The Price We Pay: Six Industry Pricing Strategies That Undermine Life-Saving Tobacco Taxes
When their cigarettes are smuggled and sold on the black market, tobacco companies enjoy two major perks: They save money by paying less taxes and their products become cheaper for consumers. But governments are robbed of those tax revenues and public health suffers. Effective track and trace systems allow officials to track cigarettes from their place of manufacture and trace them to the point where all taxes have been paid—and identify the weak points in the supply chain where product enters the illicit market. Tobacco companies, therefore, have a vested interest in influencing these systems to protect the benefits they reap from illicit trade. To run effective track and trace systems and ward off attempted industry involvement, governments must stay vigilant and remain independent of the industry.
In April 2019, The South African Revenue Service (SARS) announced a tender for implementing track and trace measures which would dramatically increase authorities’ ability to reduce the tobacco black market. However, the process was undone in May 2020, when plans for a nationwide track and trace system were suddenly cancelled—in large part due to tobacco industry opposition. SARS’ commissioner even went so far as to say their illicit trade strategy “may or may not require track and trace.” Learn more about how the tobacco industry is derailing South Africa’s attempts to control illicit trade.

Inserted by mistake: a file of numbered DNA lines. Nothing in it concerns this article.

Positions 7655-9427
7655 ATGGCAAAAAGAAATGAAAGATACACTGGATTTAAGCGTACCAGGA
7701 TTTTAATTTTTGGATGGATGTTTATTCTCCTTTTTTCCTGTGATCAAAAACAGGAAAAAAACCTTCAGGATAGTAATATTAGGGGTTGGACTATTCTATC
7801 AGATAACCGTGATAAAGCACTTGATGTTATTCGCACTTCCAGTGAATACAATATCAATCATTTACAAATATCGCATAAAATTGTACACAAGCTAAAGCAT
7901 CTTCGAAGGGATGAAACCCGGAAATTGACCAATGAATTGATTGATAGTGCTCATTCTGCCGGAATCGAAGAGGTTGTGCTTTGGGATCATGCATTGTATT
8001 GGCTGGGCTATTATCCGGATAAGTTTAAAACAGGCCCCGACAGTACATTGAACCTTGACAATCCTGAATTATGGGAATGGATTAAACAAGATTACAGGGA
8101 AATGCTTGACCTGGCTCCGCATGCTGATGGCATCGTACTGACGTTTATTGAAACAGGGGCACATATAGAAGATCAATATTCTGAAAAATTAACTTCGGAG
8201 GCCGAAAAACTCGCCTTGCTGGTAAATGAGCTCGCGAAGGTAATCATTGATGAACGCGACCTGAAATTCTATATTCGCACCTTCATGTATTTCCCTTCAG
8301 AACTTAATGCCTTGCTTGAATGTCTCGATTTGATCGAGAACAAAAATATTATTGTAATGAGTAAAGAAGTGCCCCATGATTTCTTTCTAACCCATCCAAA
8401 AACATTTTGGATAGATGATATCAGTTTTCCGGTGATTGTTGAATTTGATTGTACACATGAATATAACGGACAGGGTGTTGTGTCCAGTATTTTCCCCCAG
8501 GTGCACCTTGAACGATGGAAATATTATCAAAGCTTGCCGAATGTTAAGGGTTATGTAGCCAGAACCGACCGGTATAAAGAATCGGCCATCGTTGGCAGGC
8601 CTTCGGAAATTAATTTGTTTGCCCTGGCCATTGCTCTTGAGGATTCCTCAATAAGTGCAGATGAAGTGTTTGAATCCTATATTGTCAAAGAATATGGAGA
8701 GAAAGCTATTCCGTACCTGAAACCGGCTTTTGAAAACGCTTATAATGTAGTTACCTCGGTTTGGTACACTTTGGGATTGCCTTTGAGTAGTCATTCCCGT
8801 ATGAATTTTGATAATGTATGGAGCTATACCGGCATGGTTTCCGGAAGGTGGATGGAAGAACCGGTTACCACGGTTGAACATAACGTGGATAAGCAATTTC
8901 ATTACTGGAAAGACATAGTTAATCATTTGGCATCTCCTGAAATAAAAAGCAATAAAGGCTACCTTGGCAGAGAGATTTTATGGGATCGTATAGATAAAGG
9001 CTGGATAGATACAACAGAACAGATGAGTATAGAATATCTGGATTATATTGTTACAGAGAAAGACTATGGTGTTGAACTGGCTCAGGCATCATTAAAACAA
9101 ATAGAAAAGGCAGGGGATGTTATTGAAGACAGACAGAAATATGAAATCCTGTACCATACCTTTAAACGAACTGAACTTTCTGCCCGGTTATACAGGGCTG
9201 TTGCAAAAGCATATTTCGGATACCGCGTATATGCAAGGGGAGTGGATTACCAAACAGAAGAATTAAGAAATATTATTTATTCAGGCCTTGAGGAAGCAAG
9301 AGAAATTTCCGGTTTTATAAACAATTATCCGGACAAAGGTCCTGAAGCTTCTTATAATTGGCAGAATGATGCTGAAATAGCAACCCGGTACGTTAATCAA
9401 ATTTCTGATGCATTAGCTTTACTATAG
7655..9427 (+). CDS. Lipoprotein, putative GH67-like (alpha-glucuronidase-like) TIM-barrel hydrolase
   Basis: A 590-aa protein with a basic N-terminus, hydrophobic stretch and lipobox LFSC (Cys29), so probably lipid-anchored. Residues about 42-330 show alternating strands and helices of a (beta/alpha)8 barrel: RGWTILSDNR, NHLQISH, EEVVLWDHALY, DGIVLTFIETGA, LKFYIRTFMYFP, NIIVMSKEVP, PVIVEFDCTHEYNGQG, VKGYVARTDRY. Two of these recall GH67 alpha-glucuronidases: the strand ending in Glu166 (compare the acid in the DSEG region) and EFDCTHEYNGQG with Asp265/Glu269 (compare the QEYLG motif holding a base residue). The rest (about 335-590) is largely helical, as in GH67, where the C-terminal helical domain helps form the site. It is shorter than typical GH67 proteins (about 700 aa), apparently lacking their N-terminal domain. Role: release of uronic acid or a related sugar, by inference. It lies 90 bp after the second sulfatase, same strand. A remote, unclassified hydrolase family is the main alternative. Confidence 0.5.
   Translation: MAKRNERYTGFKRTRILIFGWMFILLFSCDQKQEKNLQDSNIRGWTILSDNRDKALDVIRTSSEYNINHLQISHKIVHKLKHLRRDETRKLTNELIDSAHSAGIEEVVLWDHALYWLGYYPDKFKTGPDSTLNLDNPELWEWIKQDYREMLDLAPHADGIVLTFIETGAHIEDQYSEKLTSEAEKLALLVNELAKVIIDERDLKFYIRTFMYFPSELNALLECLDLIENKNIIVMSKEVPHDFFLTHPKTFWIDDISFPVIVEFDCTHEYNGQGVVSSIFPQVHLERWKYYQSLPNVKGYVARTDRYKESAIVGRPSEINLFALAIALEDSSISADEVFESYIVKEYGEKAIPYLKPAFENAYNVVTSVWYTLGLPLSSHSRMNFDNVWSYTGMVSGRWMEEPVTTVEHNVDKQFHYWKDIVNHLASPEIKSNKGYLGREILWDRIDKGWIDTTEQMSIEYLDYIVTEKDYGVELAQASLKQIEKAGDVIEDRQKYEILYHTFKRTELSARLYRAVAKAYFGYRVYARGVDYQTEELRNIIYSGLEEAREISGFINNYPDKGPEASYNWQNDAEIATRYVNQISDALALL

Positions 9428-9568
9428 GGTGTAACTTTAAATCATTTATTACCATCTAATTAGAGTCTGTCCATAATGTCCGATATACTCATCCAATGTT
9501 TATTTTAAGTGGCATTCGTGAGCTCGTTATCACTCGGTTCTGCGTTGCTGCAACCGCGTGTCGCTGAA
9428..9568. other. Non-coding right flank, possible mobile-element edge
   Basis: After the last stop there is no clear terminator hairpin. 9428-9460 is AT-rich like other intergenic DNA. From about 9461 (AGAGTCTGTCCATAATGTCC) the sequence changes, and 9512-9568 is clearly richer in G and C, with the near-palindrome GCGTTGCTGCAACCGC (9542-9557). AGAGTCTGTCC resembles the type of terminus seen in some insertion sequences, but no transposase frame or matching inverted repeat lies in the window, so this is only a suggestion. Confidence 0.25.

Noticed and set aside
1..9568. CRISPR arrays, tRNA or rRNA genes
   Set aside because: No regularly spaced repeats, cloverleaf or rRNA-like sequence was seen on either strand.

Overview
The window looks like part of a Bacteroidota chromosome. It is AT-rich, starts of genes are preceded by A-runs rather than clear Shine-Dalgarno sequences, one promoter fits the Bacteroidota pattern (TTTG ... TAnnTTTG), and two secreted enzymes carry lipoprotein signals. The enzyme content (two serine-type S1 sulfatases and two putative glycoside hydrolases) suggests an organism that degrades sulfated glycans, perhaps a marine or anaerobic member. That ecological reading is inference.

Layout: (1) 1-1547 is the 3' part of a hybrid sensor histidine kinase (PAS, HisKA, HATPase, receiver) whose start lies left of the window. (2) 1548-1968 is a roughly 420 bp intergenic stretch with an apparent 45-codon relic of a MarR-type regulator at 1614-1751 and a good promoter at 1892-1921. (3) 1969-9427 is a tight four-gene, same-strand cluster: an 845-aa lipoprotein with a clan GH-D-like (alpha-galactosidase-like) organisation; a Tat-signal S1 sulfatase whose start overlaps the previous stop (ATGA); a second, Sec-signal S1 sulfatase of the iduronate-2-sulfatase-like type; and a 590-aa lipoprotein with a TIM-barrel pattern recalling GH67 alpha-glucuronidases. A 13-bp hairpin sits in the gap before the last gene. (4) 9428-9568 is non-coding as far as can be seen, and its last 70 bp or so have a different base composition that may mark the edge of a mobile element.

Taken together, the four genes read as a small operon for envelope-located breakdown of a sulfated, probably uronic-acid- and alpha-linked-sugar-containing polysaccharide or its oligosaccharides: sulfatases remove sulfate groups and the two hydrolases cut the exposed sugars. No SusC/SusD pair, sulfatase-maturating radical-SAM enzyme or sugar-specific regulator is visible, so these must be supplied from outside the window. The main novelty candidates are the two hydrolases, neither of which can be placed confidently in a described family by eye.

As a Party to the Illicit Trade Protocol, Pakistan is required to develop a track and trace system that is independent from tobacco industry involvement. This effort, however, has been undermined by the tobacco industry, as the technology for the country’s new system will be provided by a company with known ties to the industry’s own ineffective track and trace system, Codentify. Learn more about these links and how using a flawed system could hinder Pakistan’s efforts to curb cigarette smuggling.